Having ascended the escalator to the third floor Menswear department at H&M, my suspicions were stirred when there was more chrome and black lacquer on the fixtures and racks than oak and pine. In Kerrville, Texas, where I buy all my snap shirts (at the Cowboy Store, where Jason Aldean shops), the guy at the front has a Jesse James-like pointed beard and dons a Stetson. He says, “Howdy!” which is in fact my childhood nickname, and so I feel right at home. Here, in NYC, sales tax is 8.375% and increasing to something like 8.625% (as if they need the five-thousands’ worth); in Texas, while there is sales tax, there is no income tax. I plan — in the future, sometime after retirement, maybe when I’m 90 — to show the statistical correlation between taxation and authentic pearl snap shirt offerings. I know it’s not scientific to come to a study with a conclusion in mind — I am supposed to follow the data — but in this case, there seems to be a preponderance of evidence proving that the overhead for stores like Billy Martin must certainly require the sale of shirts so outlandishly priced that only a rock star or former Soviet leader can afford them. (After all, we know that ommunist leaders are absolutely loaded, because everyone else in their countries is dirt poor.)
I did two laps around the floor, spying only some flat-fronted khakis that the Lovely K would have approved of (but which I didn’t need…I needed a pearl snap shirt) and a couple of dress shirts that were suitable for a meeting of which I have yet to conceive. No snap shirts. On one rack, partially blocked by two large 20-something males whose pants some stranger obviously had rudely and just moments before yanked down to within inches of their knees, I saw a short-sleeved collared shirt made of grey brushed cotton that had a matching thin tie around it. I recalled how my mother made my father a tie of green and white checkered gingham to match a sport coat he had bought at the St. George thrift store on Second Avenue. Yet he wore this set to cocktail parties at Point O’ Woods, Fire Island, where the object was to get drunk while discussing Woody Allen movies and stumble down sidewalks with no fear of powered vehicles running you over. What H&M was selling was clothes that you would have to wear sober enough not to fall onto subway tracks coming home from a rave. This seemed an inordinate expectation.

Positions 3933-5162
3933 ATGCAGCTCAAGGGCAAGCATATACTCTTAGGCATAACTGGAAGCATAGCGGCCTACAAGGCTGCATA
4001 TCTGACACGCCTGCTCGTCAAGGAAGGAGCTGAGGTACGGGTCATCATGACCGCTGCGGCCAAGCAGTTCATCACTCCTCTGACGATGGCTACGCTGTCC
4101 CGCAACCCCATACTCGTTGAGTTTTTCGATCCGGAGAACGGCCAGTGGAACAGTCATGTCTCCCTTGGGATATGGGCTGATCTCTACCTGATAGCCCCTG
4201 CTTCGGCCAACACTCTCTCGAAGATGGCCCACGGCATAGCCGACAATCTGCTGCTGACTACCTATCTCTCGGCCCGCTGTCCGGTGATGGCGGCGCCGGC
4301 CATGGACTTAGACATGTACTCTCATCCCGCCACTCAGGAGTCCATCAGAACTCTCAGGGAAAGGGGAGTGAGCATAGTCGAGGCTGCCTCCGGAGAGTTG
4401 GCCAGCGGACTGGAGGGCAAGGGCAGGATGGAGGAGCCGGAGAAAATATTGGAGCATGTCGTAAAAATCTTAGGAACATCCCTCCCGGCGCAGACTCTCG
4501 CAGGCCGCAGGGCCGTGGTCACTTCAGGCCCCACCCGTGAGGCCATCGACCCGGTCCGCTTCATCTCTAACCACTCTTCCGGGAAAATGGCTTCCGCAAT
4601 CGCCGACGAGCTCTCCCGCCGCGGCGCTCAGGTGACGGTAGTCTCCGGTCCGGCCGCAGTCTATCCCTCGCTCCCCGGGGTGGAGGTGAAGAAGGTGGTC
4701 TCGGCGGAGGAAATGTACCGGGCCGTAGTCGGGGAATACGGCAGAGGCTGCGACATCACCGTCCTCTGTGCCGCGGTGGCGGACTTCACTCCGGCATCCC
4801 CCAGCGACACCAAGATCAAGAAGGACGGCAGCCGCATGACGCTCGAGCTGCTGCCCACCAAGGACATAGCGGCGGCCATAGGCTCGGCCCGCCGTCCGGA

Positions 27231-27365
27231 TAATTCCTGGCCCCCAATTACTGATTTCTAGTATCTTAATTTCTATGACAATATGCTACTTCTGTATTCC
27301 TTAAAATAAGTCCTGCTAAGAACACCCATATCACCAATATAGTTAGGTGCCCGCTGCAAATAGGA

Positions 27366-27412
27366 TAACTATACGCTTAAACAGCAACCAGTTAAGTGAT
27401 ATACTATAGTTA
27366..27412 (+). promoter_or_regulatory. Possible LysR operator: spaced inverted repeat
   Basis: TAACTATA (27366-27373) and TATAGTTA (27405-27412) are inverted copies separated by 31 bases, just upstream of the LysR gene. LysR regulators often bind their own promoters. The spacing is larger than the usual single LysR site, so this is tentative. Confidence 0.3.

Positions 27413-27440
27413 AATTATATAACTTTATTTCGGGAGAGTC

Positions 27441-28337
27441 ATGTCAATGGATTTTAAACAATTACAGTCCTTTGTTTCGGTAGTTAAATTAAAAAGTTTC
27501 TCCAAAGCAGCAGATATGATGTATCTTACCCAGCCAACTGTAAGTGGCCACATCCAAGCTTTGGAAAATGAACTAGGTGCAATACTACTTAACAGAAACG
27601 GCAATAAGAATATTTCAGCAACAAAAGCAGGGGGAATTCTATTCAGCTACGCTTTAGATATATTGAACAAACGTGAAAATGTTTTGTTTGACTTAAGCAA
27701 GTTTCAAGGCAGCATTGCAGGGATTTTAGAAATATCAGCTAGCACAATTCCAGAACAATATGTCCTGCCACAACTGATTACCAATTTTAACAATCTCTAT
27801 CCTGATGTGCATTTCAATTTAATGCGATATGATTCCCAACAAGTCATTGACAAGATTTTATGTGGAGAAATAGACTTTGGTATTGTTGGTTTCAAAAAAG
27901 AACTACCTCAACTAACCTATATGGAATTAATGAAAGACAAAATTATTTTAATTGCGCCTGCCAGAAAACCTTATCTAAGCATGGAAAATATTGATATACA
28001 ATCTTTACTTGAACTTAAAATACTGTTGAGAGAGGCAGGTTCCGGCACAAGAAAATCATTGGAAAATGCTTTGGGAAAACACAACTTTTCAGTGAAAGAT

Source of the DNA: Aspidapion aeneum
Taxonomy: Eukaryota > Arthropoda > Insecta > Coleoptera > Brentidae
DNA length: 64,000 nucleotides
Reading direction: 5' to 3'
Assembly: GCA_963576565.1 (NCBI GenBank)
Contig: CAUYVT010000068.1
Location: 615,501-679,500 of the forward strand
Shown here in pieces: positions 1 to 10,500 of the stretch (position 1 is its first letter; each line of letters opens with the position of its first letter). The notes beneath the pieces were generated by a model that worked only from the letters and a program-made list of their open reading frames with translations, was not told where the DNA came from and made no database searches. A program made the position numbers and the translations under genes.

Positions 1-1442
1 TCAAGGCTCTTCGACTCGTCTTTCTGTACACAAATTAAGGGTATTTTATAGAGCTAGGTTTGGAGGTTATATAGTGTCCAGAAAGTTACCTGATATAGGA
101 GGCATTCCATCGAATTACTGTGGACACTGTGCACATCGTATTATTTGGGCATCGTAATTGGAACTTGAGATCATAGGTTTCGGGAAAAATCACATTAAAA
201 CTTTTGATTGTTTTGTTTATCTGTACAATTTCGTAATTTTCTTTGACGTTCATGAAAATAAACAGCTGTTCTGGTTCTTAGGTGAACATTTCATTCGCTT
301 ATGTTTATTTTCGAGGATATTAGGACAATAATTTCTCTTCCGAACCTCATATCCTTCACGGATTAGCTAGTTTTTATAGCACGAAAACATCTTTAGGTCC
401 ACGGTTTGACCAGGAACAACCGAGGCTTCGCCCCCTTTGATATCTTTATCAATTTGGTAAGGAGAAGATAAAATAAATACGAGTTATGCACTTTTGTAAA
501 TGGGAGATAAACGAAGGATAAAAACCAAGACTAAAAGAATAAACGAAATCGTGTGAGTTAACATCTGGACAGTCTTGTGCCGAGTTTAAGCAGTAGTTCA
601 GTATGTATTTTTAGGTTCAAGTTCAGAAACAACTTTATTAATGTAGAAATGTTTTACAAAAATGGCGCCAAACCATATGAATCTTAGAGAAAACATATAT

The search continues, as it does also for Tex-Mex in New York. But don’t tell Karen.
Tonight the “Mead” screen belongs to my 8-year-old son, who wrote this poem yesterday for his 2nd grade class:
At noon, I always see
a hawk at my backyard.
I think I should crawl
out of bed and see
what the hawk does. I
know I could so I
actually do it every night.
Photo: Little Miss Sunshine
Like she was dribbling two invisible
Made of putty
And each about three inches in diameter.
Stuttering, toes-out steps; each foot.
All along the sidewalk
Narrowed by construction.
The sidewalk that I, too, was navigating
The Lovely K challenged me to try out a “cinquain,” a poetry form innovated by a 19th century lady with the unlovely surname of “Crapsey.” She was an admirer of haiku.
And her rigorous 5-line form is worth a try. The rules: “The first line is one word giving the title. It has 2 syllables. The second line has 2 words that describe the title. It has 4 syllables. The third line has 3 words that express an action. It has 6 syllables. The fourth line has 2 words that express a feeling. It has 8 syllables. The fifth line is 1 word. It has 2 or 3 syllables.” (Source: Fern’s Poetry Club on the PBS Kids website.)
Blinking upward: daddy.